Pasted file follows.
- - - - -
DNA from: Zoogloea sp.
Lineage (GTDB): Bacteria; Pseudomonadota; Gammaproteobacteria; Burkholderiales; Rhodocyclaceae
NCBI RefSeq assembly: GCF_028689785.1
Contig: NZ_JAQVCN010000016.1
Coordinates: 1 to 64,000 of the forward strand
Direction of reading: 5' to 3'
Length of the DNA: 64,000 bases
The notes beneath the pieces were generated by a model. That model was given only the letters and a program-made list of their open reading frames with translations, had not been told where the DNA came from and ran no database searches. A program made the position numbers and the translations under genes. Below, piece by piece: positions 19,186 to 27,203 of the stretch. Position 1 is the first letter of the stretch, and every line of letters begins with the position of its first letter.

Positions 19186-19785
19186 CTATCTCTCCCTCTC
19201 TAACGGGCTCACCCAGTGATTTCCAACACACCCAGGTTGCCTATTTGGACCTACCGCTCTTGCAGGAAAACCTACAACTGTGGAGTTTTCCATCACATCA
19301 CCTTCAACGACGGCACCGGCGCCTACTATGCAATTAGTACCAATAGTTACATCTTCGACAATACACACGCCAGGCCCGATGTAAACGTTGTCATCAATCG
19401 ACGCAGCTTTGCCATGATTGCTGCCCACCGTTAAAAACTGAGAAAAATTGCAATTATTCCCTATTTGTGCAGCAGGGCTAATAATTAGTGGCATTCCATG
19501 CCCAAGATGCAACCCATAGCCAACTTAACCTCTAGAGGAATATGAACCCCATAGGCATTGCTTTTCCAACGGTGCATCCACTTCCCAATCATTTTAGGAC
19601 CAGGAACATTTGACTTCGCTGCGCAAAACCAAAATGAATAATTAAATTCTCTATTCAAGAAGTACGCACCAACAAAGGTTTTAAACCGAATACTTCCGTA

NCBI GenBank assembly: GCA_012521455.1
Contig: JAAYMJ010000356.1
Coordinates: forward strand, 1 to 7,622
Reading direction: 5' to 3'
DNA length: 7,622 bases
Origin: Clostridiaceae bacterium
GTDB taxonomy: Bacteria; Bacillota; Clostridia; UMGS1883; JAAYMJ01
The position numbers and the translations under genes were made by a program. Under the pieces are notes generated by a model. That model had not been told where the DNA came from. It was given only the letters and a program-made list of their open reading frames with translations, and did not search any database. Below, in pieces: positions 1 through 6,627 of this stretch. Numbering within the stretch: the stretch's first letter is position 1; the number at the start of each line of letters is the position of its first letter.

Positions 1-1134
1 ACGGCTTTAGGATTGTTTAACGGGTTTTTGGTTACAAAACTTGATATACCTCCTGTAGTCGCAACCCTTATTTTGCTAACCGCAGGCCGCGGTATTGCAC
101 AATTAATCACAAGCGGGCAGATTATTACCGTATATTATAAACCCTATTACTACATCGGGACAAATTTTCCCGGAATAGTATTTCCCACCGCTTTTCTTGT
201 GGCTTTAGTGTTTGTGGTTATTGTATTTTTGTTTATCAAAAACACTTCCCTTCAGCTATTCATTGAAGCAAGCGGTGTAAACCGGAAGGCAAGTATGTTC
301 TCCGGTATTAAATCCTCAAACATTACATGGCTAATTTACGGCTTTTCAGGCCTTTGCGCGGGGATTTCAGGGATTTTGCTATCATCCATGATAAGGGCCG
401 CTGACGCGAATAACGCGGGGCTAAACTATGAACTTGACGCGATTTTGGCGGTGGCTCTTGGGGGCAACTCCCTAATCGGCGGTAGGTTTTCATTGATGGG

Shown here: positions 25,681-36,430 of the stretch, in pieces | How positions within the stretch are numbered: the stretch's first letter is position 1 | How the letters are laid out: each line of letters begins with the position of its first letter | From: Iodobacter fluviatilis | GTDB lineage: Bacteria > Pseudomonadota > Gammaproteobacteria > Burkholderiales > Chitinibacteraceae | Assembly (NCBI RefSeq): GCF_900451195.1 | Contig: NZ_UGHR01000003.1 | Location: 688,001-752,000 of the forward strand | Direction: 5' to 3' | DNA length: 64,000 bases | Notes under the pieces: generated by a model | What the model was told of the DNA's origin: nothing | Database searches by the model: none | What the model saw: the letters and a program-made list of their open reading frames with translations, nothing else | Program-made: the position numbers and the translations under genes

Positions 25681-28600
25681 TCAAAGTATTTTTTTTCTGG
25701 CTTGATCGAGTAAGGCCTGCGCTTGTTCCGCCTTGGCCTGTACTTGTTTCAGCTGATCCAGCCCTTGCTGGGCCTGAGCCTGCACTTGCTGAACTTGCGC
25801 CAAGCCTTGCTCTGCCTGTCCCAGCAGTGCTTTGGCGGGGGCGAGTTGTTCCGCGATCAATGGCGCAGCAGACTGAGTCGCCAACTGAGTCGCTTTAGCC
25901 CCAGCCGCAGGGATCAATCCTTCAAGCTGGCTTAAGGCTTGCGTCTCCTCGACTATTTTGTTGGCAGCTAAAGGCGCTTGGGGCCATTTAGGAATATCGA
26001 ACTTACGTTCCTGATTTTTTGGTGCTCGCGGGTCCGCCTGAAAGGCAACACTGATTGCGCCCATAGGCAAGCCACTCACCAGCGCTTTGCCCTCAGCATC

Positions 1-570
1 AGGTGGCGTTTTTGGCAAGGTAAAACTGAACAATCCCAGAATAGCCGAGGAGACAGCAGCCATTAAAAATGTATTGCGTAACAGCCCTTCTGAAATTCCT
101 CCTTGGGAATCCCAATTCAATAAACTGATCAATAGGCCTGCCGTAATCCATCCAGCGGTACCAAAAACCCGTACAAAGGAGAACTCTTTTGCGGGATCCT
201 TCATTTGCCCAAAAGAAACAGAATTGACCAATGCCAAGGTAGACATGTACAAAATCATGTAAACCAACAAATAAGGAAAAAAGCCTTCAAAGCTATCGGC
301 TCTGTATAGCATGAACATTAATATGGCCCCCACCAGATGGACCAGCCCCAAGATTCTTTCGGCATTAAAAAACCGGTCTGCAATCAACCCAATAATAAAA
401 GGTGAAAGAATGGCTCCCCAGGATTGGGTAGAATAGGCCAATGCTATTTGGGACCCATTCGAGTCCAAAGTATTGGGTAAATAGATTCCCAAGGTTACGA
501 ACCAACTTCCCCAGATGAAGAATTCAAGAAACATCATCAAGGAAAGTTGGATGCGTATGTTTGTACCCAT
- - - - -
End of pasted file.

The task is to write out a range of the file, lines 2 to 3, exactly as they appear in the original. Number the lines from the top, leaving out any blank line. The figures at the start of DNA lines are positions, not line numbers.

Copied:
Lineage (GTDB): Bacteria; Pseudomonadota; Gammaproteobacteria; Burkholderiales; Rhodocyclaceae
NCBI RefSeq assembly: GCF_028689785.1